Press release: Article about Olga Schweitzer from Libohova.
In honor of Olga Schweitzer: The Danish concert pianist who became a heroine in Albania
By Feride Istogu Gillesberg and Kemal Libohova
Olga Schweitzer (b. January 4, 1886) is best known in the small town of Libohova, south of Gijokaster in Albania, as "Madame Olga" or "Zonja Olga" in Albanian. Olga Schweitzer was a concert pianist, and after finishing her education in Paris in the early 1900s, she gave concerts in various European capitals, including Istanbul. In Istanbul, she met Albanian intellectual Mufid Bey Libohova, who was studying at the city's Military Academy. Olga Schweitzer and Mufid Bey Libohova fell in love at first sight. They became engaged and married and settled in Albania in 1909, where Bey Libohova played an important role in the creation of the nation. When Albania finally gained its independence in 1912 after 500 years of occupation by the Ottoman Empire, Mufid Libohova became the country's first Minister of the Interior, later Minister of Finance and founder of the national bank and the nation's currency. Since then, as foreign minister, he was also considered an important figure in the nation's early history. Olga Schweitzer's descendants tell stories about how she loved Albania and its people. This was the reason she stayed in Albania after her husband's death in 1927. She cared for the people of Libohova with an open heart and with devotion and care. Perhaps it was the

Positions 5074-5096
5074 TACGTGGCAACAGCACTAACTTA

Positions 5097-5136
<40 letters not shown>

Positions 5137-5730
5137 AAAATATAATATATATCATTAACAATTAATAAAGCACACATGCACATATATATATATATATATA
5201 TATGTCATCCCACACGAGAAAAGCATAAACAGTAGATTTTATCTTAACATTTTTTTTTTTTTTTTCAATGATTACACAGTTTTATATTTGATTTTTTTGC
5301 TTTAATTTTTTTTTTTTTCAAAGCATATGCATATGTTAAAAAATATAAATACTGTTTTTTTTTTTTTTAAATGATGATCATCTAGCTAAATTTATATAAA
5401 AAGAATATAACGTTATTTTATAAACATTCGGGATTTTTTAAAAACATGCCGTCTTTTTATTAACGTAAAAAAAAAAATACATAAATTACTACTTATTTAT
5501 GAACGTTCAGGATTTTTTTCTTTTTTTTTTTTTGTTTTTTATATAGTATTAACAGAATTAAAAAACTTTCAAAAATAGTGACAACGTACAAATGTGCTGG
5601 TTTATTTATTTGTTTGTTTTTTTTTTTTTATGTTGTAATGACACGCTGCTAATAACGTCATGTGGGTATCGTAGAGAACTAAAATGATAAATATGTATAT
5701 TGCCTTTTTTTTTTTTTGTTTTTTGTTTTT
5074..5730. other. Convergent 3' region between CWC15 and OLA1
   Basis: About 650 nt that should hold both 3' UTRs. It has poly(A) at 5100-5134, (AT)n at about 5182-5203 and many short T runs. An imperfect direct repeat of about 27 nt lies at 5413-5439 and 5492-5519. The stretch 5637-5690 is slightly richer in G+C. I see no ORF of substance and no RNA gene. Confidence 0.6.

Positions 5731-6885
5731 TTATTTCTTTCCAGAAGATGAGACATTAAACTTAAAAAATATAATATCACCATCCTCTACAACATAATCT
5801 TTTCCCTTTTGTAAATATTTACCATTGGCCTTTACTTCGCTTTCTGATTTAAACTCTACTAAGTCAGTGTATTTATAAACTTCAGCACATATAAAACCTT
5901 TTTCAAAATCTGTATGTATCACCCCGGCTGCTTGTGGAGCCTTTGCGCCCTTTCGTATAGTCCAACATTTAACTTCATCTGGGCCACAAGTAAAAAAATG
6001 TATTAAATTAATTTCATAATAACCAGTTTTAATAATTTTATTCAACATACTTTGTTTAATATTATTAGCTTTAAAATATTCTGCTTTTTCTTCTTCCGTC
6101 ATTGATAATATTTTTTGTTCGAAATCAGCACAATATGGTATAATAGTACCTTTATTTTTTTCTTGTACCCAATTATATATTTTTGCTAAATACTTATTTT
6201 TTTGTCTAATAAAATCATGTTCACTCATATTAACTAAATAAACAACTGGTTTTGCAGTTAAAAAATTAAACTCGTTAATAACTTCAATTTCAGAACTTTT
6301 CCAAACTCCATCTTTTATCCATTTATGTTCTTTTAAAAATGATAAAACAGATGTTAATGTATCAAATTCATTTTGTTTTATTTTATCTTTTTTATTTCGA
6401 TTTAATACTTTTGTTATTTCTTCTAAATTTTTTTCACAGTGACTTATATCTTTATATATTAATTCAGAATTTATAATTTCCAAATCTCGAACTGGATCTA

character traits that she brought with her from her Danish upbringing. The people of Libohova loved her for her kindness, and she was referred to by the honorific name "Madame Olga". During World War II, the German army came to Libohova to carry out an act of revenge against the partisans in the area. The Nazis lined up all the men in Libohova and wanted to liquidate them. But Madame Olga, who had seen what was happening, came out of her house and walked towards the German officer. She stopped him at the moment he was about to order the soldiers to fire. In fluent German, Olga asked the officer what they were doing. The officer was confused, he couldn't believe what he was hearing - a woman in a far-out place, speaking fluent German! He asks who she is. She evades him and says: "I am a citizen like the ones you have lined up. I am a citizen who lives with everyday worries, sorrows and joys just like everyone here, neither better nor worse than them. I enjoy great respect from the citizens here and ask them to let them go." The German officer gets confused, and Olga keeps saying that these men are innocent and that the hundred men are part of a hundred families, all of whom she knows. There are no partisans among them. But the officer replies that he has orders to shoot them. Madame Olga assures him again that there are no partisans and ends by saying: "I am like them, so you must treat me like them". Then she goes and stands in the middle of the line and says: "If you think these people are guilty, which I guarantee you they are not, then shoot me first"! There is total silence for a moment. "Who are you?", the officer wants to know. "That's not important," is her reply. The officer continues to ask, and finally Madame Olga tells him that she is the wife of Mufid Bey Libohova. This prompts the officer to call the German command center in Tirana. When the commander-in-chief hears Mufid Bey Libohova's name, he gives the order to let them all go free. Olga's bravery has been told by all the descendants of those who were rescued that day and survived the war. Madame Olga lives on in the hearts of the people of Libohova to this day. Her heroism only became known outside of Libohova after the fall of communism in 1991. But the knowledge of Olga Schweitzer must also be brought beyond the borders of Albania - preferably also to her home country, Denmark.